Choosing a Niche
There are many valid reasons for choosing a well-defined market niche. By targeting a specific market segment, you can tailor your service package and marketing efforts to meet that segment's needs. You'll also develop a reputation for expertise that attracts new customers.
You can design your niche based on geography (either the location of the shippers or the destination of the freight), types of cargo (agricultural, perishable, oversized, bulk commodities, etc.), size of loads, specific industries or some other special shipping need.
To choose a niche, first consider what types of shipments and/or shippers you'd enjoy working with. You may opt to simply handle general commodity freight-materials that are typically easy to handle and don't require any special attention. Or you may want to develop some expertise in areas such as heavy equipment, oversized loads, perishable commodities or even hazardous materials.
Don't limit your specialization plan to the commonly accepted areas; instead, find your own niche. Bill T., for example, does some interesting work for retailers. One major national chain hires his company to handle the distribution of point-of-sale promotion displays that have to be delivered to hundreds of stores on the same day. Other big businesses use Bill's company to manage shipments related to store openings and closings.
Your next step is to conduct market research to determine if there's a sufficient demand for the services you want to provide. If there is, move ahead with your marketing plan. If there isn't, consider how you might adjust your niche to one that generates adequate revenue.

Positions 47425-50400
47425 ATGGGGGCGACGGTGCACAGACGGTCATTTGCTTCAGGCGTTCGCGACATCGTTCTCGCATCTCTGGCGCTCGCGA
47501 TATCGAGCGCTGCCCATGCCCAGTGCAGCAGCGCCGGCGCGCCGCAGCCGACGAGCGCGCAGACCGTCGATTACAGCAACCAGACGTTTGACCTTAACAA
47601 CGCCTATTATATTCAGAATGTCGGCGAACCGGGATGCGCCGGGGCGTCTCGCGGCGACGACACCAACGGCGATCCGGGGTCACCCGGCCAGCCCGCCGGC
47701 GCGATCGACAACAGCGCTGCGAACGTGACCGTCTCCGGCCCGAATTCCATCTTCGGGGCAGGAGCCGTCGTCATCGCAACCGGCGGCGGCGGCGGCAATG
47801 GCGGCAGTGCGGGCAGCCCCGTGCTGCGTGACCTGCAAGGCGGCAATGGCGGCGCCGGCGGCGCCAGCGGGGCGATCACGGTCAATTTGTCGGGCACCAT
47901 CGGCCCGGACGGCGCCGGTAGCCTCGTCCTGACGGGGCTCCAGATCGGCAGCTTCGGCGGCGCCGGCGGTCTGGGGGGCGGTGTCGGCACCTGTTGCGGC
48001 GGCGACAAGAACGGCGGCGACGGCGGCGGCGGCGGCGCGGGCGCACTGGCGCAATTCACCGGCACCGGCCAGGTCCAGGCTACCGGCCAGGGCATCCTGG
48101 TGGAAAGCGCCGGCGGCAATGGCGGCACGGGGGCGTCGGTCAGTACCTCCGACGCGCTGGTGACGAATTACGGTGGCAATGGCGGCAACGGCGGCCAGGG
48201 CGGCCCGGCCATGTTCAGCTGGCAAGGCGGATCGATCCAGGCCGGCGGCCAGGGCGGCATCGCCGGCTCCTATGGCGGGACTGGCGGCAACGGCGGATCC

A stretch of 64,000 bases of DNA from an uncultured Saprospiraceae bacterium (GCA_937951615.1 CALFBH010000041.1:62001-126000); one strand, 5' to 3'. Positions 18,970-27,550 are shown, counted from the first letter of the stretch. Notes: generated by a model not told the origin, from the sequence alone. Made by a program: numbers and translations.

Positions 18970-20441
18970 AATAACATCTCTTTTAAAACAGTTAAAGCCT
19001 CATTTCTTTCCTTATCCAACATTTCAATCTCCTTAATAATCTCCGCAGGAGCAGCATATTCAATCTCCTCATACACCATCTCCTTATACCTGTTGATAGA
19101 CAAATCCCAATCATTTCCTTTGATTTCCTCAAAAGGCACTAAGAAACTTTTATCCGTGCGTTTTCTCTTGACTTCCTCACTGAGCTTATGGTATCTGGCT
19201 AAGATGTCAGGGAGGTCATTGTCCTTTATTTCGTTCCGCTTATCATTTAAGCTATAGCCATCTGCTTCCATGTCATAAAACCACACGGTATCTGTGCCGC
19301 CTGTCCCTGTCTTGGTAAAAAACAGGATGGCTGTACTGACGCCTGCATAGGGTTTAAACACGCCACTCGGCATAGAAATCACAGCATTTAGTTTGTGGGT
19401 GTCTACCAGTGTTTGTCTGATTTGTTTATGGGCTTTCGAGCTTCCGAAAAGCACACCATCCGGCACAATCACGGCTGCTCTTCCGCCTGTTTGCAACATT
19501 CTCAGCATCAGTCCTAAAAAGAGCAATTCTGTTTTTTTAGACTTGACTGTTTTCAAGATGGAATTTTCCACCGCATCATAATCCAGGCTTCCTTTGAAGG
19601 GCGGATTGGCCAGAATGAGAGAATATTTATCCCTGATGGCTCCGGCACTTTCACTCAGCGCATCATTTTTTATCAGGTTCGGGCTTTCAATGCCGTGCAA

There are tens of thousands of carriers operating in the United States. Your job as a broker is to identify the ones that provide the services your customers need and to confirm their reliability before using them.
You'll find carriers listed in a number of directories and trade magazines. Word-of-mouth is also a good way to find carriers; as you're out there networking, pay attention to what others are saying about particular trucking companies, and follow up on good reports.
You can also look for trucks at truck stops and on the road. When you see trucks that are clean and well-maintained, speak to the driver and find out something about the company. If it isn't practical to speak to the driver, make a note of the company name and headquarters location (it will be posted on the truck or the cab), and give the company a call.